Angela Merkel’s European talks put her on the front foot in Berlin

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ANGELA MERKEL returns from last night’s European Council summit with a European deal on new immigration controls and a tripartite arrangement between Germany, Greece and Spain to curb high immigration -school to her country (see here for a full interview with my colleague in Brussels). In Berlin one question dominates now: is the package “wirkungsgleich“?

The term roughly translates as “equal in effect”. Horst Seehofer, the German interior minister, used it in an interview with the Süddeutsche Zeitung newspaper last weekend to describe the bar European negotiations must clarify the Chancellor not to start “secondary immigrants” who are registered in other countries in the EU at the borders of Germany to reverse. Mrs Merkel is strongly opposed to that measure for fear it could lead to a domino effect of new, unilateral border policies across the continent.

Mr Seehofer’s Christian Social Union (CSU), a conservative Bavarian party which sits alongside Mrs Merkel’s Christian Democrats (CDU) in the Bundestag, had been using the threat to distance itself from the chancellor before home state elections in October, in which the anti-immigrant Alternative for Germany party is expected to do well. Amid talk of a formal split from the decades-old CDU-CSU alliance, the Bavarians on June 18 gave Mrs Merkel two weeks to find her preferred “European solution” to the high migration crisis -school – or risk breaking if she fails.

Now the CSU has the answer, but its answer has been very hesitant. Manfred Weber, the CSU leader of the center-right bloc in the European Parliament, has noticed: “the EU summit has achieved a big step towards a better immigration policy”. But he is on the more Merkel-friendly wing of his party. Among the Merkel-sceptics at the top of the CSU, Mr. Seehofer has refused to comment at this time and Markus Söder, Bavaria’s minister president who has insisted on the job of interior minister, just called for a gentle reflection on the results of the summit.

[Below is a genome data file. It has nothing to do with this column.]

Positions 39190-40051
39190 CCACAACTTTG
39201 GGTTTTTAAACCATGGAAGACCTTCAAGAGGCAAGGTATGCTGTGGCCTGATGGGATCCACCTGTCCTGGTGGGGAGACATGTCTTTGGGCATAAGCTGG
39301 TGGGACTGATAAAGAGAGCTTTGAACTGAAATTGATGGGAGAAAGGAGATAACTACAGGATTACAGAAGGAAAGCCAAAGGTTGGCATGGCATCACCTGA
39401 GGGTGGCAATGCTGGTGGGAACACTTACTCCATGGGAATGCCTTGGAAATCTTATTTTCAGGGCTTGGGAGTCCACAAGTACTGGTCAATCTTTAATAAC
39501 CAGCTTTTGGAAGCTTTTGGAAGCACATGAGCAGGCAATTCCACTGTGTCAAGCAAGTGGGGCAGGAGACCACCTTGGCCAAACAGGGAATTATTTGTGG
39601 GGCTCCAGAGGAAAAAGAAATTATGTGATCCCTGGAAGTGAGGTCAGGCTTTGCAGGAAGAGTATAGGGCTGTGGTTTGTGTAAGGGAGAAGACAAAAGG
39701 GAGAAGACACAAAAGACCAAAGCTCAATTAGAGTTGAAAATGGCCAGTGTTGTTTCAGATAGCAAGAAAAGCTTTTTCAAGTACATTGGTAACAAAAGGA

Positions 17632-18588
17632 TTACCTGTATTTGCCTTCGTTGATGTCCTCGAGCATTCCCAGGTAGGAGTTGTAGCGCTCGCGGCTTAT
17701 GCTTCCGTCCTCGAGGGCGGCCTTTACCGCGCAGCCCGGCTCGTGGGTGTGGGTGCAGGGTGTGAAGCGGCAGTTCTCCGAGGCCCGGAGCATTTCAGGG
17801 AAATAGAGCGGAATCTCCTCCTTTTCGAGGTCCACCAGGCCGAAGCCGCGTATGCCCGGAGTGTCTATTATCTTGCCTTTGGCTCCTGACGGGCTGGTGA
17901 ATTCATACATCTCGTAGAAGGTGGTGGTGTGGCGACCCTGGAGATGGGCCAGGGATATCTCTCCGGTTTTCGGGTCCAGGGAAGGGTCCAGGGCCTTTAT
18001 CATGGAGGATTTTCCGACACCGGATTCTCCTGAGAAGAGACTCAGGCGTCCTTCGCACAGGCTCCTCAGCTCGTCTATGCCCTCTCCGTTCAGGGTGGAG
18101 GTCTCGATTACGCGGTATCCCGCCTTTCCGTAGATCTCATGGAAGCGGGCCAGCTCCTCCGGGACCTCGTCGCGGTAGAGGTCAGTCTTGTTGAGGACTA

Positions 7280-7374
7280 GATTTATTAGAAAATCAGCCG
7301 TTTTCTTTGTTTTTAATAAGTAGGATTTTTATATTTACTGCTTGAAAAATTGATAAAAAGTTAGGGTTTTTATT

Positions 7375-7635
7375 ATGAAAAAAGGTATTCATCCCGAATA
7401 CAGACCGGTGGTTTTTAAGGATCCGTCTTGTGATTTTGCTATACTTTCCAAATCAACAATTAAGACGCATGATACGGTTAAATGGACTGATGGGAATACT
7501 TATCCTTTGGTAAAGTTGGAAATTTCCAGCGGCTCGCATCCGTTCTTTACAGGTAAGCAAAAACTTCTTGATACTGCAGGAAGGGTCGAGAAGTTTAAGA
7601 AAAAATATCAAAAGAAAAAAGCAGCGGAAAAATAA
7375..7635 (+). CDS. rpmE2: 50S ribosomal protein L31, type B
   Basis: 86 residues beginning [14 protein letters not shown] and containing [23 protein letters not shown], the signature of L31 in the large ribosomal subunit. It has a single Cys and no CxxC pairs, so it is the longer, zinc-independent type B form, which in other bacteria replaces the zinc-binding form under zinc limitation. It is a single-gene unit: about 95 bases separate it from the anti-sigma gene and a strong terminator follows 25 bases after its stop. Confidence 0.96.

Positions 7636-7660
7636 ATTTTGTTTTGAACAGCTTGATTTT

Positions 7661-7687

That adds to the sense that the move is again with Mrs. Merkel. The chancellor was visibly relieved when she appeared before cameras in Brussels early this morning; a sentiment expressed by loyalists in her CDU, who spent the day busy talking about her achievements. Even some Merkel-sceptics like Mike Mohring, leader of the CDU in the eastern state of Thuringia, have welcomed the package. At a press conference this afternoon Mrs Merkel described it as “more than wirkungsgleich“.

This very positive feeling reflects not only the Chancellor’s small negotiating achievements, but also a new poll for the broadcaster ZDF showing that the majority of Germans want Mrs. Merkel remains Chancellor and, by a large margin, agrees with her that immigration pressures should be handled at European level. level. Meanwhile the CSU’s attempts to win over Bavarians by bringing it forward have clearly failed: opinion polls show fewer, not more, voters in the party’s home state – now planning to support him in the fall.

To be sure, Mrs. Merkel is not safe yet. The bellicose rhetoric of the CSU over the past weeks – by turning back high school immigrants as the only reliable answer to the problem – could make a backlash awkward. Even today, Andrea Lindholz, chairman of the CSU’s internal affairs committee of the Bundestag, said that the measure should remain on the table. At the same time the Chancellor’s terms are hardly strict: the statement of the European Council is vague; its new arrangement with Madrid and Athens is dependent on secondary immigrants being found on the German-Austrian border, where there are only occasional controls on specific routes at the moment; there is still no bilateral agreement with Italy, Germany’s largest source of secondary immigration.

But it’s not anything Mrs Merkel has achieved, and it may be enough to defy low expectations. Tonight she will speak to the leaders of the CSU and CDU. On Sunday afternoon, just before an emergency meeting of the CSU leadership, she will record a television interview to sell her negotiating achievements to the public. The chancellor will reportedly task Mr Seehofer with finalizing the entire network of bilateral and trilateral agreements which she says could control and reduce secondary immigration to Germany .

In other words, the chancellor wants to press home her advantage while she can: bind Mr. Seehofer; daring the CSU to look unreasonable in the eyes of voters; but avoiding victory to give the Bavarians the greatest rhetorical room to retreat with dignity. The next few days will tell if they use it.

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